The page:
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Green Building News

President Trump Imposes Tariffs on Solar Panels

New tariffs on imported PV cells and modules are lower than what had been sought by two U.S. manufacturers

Tariffs on imported photovoltaic cells that were announced on Monday start at 30% but decline to half of that over four years. The tariffs were requested by two companies that complained they could not compete against offshore manufacturers.
Image Credit: University of Salford via Flickr

President Trump has announced the imposition of new tariffs on imported photovoltaic (PV) cells and panels, acceding to the request of two foreign-owned companies with facilities in the U.S., Suniva and SolarWorld. The tariffs were vigorously opposed by a trade group representing the U.S. solar industry.

The new duties start at 30% but will decline over four years to 15%. In each of those four years, the first 2.5 gigawatts of imported solar cells won’t be subject to the tariff, The New York Times reported, a move designed to help PV module manufacturers in the U.S. retain access to cheap cells.

Trump acted after getting recommendations from the U.S. International Trade Commission, which conducted hearings on the request from Suniva and SolarWorld. Also on Monday, Trump ordered new tariffs on imported washing machines.

The tariffs are part of a trade broadside from the Trump administration that also includes his withdrawal from the Trans-Pacific Partnership and negotiations to rewrite the North American Free Trade Agreement to make the agreement more favorable to the U.S.

Some experts worried that the protectionist moves would touch off more widespread trade disputes. Chad Brown of the Peterson Institute for International Economics told The Washington Post, “There’s a real chance that this opens the floodgates.”

The Times reported that more than 95% of solar panels sold in the U.S. are imported, half of them from Malaysia and South Korea. China has became a powerhouse in solar cell and module manufacturing, with its share of global cell production rising from 7% in 2005 to 61% in 2012, The Post reported, while as many as 30 U.S. manufacturers of PV modules have gone out of business.

Low prices on imported solar cells and panels hurt U.S. manufacturers, but they also have driven down the cost of solar installations by 70% since 2010. And in the wake of the decision, the Solar Energy Industries Association warned that 23,000 Americans who install PV systems would lose their jobs this year, while billions in solar investments would be delayed or canceled.

In a statement, SEIA President Abigail Ross said the tariffs would not be enough to keep either Suniva or SolarWorld afloat and would damage a sector of the economy that has been booming.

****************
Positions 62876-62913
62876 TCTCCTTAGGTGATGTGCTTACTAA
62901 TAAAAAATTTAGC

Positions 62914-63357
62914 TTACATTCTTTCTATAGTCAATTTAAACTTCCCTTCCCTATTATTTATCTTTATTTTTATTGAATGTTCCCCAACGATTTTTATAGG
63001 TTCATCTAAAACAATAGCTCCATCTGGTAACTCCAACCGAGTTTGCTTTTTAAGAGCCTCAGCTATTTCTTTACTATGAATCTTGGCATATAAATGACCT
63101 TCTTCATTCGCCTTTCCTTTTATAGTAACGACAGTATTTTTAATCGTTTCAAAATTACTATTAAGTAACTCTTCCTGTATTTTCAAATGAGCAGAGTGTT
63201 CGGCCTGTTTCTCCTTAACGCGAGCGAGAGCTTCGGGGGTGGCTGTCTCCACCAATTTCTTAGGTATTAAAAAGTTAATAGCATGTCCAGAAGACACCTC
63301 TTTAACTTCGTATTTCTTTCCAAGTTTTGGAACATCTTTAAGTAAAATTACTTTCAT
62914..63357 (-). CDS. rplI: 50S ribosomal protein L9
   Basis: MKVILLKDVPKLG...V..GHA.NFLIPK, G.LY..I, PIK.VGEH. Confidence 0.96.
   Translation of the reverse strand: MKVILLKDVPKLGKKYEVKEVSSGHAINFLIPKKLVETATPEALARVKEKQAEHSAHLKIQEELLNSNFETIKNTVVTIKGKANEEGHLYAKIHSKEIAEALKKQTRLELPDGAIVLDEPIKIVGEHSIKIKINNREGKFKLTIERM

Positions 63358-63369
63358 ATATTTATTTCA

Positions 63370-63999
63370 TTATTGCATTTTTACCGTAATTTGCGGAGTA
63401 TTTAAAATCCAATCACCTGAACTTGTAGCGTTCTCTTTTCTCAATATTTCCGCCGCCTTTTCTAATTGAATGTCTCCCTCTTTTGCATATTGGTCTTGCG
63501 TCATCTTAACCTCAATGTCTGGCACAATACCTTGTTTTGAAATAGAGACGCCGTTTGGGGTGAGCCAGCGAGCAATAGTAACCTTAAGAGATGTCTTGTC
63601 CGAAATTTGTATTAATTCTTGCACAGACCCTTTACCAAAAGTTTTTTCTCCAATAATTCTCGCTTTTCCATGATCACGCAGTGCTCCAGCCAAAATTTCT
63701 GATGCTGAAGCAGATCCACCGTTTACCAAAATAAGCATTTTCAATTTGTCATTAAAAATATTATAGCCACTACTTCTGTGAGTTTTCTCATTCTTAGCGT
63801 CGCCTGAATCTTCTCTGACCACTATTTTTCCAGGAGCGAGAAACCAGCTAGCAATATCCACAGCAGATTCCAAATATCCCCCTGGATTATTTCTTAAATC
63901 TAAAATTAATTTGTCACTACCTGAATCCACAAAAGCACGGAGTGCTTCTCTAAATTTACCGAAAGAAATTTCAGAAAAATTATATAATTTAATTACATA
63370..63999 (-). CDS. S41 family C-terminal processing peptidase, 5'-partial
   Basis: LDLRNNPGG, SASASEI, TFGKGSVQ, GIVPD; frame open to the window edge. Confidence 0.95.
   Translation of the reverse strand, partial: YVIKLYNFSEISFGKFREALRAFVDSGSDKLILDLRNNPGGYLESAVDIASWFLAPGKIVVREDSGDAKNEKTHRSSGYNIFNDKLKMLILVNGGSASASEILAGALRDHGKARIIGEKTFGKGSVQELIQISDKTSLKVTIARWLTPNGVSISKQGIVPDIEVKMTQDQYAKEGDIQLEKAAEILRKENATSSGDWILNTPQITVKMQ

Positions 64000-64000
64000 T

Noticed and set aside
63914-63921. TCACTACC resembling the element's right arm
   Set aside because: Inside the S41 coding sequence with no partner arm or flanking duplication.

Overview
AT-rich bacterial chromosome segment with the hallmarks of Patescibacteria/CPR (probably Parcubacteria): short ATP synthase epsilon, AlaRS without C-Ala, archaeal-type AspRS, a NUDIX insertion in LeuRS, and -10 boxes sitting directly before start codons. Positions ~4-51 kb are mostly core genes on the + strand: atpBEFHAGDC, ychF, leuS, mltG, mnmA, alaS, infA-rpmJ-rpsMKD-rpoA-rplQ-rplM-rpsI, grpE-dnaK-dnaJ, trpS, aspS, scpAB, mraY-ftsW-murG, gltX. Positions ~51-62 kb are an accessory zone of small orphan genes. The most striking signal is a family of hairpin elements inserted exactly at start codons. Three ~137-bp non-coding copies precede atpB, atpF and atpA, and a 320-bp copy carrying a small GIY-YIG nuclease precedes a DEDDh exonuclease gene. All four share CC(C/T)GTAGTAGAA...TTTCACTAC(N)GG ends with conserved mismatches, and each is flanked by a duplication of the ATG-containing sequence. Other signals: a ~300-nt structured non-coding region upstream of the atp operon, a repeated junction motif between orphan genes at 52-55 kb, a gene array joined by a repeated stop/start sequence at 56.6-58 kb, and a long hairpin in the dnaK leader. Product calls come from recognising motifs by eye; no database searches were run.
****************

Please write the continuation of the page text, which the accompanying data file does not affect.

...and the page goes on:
SEIA included a statement from Tony Clifford, the chief development officer at Standard Solar, a SEIA member. “It boggles my mind that this president — any president, really — would voluntarily choose to damage one of the fastest-growing segments of our economy,” he said. “This decision is misguided and denies the reality that bankrupt foreign companies will be the beneficiaries of an American taxpayer bailout.”

GTM Research predicted that the tariffs would mean an 11% drop in U.S. solar installations over the next five years, a reduction of 7.6 gigawatts of installed capacity through 2022.

One Comment

  1. syadasti | | #1

    Free Market Proves Trump's Solar Tariff Nothing But A Job Killer
    "First Solar invested more than $1 billion in researching and developing the cad-tel spray over the course of two decades. Its success upended the business of solar panel production even before the Trump administration announced tariffs on overseas solar hardware on Jan. 22.
    The panels coming off the new line in Ohio are triple the size of First Solar’s previous model and produce 244 percent more power at a manufacturing cost of as little as 20¢ per watt, about 30 percent less than the cheapest Chinese equivalent. The advantage widens in hot, humid, and low-light conditions. “They have a great new product and a significant cost advantage for at least a couple years,” says Jay Rhame, a portfolio manager at Reaves Asset Management, which has invested in First Solar."

    From Bloomberg (Sorry, no URL. Terrible spam filter here routinely false positively flags URLs as spam and won't allow you to post them)

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